Under Willis’s direction, Alaska Airlines began to make up in personality what it lacked in capital. The company became the first to show movies on planes in the late 1950s, and with the inauguration of service on its first pressurized plane, a DC-6 that allowed pilots to fly above rough weather rather than through or around it, Alaska Air introduced “Golden Nugget” service, which included an on-board honky-tonk saloon with a piano.
In 1960, the company was allowed to shuck its cumbersome bush routes to tiny towns in the interior of Alaska and the following year the airline entered the jet age with the purchase of a Convair 880. Locked in tough competition with Pan Am, Northwest, and another regional carrier, Pacific Northern, Alaska Air turned to cheap and imaginative gimmicks to try to set itself apart from the competition throughout the 1960s. In addition to the “Golden Nugget” promotion, the company offered safety instructions read in rhyme, fashion shows in the aisles of the planes, and bingo games en route. The airline also worked to promote tourism within Alaska, organizing charters from the continental United States to the frozen north.
In 1964, the company was finally given a permanent certificate from the CAB for its most important routewhich was the nonstop flight from Seattle to Anchorage. During this time Alaska Air also added two important new planes to its fleet. The Lockheed Hercules, a massive cargo plane, which it used to fly oil-drilling equipment to Alaska’s North Slope and in the early 1970s to South America; in addition, the Boeing 727 was added and this would become the company’s signature passenger aircraft.
In 1967, as Alaska celebrated its centennial, the company adopted a “Gay Nineties” promotional theme with stewardesses dressed in Edwardian garb. In the same year, the airline expanded its coverage of Alaska to include exclusive service to the Southeast corner of the state with the opening of an airport in Sitka, Alaska. This led to the acquisition, in the following year, of two smaller airlines: Alaska Coastal Ellis and Cordova Airlines. The “Gay Nineties” theme gave way in 1970 to “Golden Samovar” service, complete with Cossack costumes and beverages served from giant Russian samovars, in recognition of the company’s introduction of charter service to Siberia. After many years of diplomatic wrangling, the airline was able to win permission for more than two dozen flights in 1970, 1971, and 1972.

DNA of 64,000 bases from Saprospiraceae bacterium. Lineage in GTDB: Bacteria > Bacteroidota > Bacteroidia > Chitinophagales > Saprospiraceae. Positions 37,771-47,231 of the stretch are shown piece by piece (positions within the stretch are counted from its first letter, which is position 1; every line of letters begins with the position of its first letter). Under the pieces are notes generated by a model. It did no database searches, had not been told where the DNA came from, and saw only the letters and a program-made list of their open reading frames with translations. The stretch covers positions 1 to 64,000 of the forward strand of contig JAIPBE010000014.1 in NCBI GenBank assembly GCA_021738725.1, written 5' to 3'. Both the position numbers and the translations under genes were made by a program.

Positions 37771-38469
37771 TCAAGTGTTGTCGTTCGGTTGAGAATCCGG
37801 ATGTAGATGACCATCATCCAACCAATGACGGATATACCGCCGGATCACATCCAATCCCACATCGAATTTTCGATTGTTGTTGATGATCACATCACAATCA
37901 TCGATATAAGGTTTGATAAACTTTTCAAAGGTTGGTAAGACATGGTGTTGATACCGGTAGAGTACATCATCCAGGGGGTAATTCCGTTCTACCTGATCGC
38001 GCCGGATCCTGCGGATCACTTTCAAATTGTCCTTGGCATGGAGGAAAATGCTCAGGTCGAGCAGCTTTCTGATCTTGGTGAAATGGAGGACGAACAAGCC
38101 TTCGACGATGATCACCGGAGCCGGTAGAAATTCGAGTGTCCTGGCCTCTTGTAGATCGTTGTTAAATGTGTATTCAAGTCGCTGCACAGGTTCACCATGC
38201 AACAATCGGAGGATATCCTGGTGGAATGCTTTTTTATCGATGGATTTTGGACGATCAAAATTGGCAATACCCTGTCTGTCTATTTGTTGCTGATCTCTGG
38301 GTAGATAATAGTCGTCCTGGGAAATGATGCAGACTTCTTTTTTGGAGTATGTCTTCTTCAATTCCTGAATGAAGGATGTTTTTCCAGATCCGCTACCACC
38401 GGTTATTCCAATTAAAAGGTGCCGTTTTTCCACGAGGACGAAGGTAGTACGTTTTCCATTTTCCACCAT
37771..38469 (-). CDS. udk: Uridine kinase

Despite all of the promotional fanfare, surronding service to the Soviet Union, the airline as a whole was in difficult straits. Throughout the first two years of the 1970s company cargo planes sat idle, sapping revenues, as work on the Alaska pipeline was held up. A further blow came on September 4, 1971 when an Alaska Air jet crashed on landing in Juneau with a loss of 111 lives. It was the worst single-plane domestic air disaster to date. Financially, despite the CAB’s award of exclusive rights to serve Southeast Alaska, the airline was struggling badly. Finally the president, and chief executive officer, Willis was deposed in 1972 by the airline’s board and replaced by Ronald F. Cosgrave, a board member who had gotten his start in business providing Alaskans with mobile homes.
(Part Two of the series will be presented March 9, 2012)
An interesting beginning for what is now one of the most profitable airlines in the US. Next week we will wrap up our story—I have a few photos for you at the end of the blog— and until then I wish you and yours a good weekend.
Take Care and Fly Safe
March 2, 2012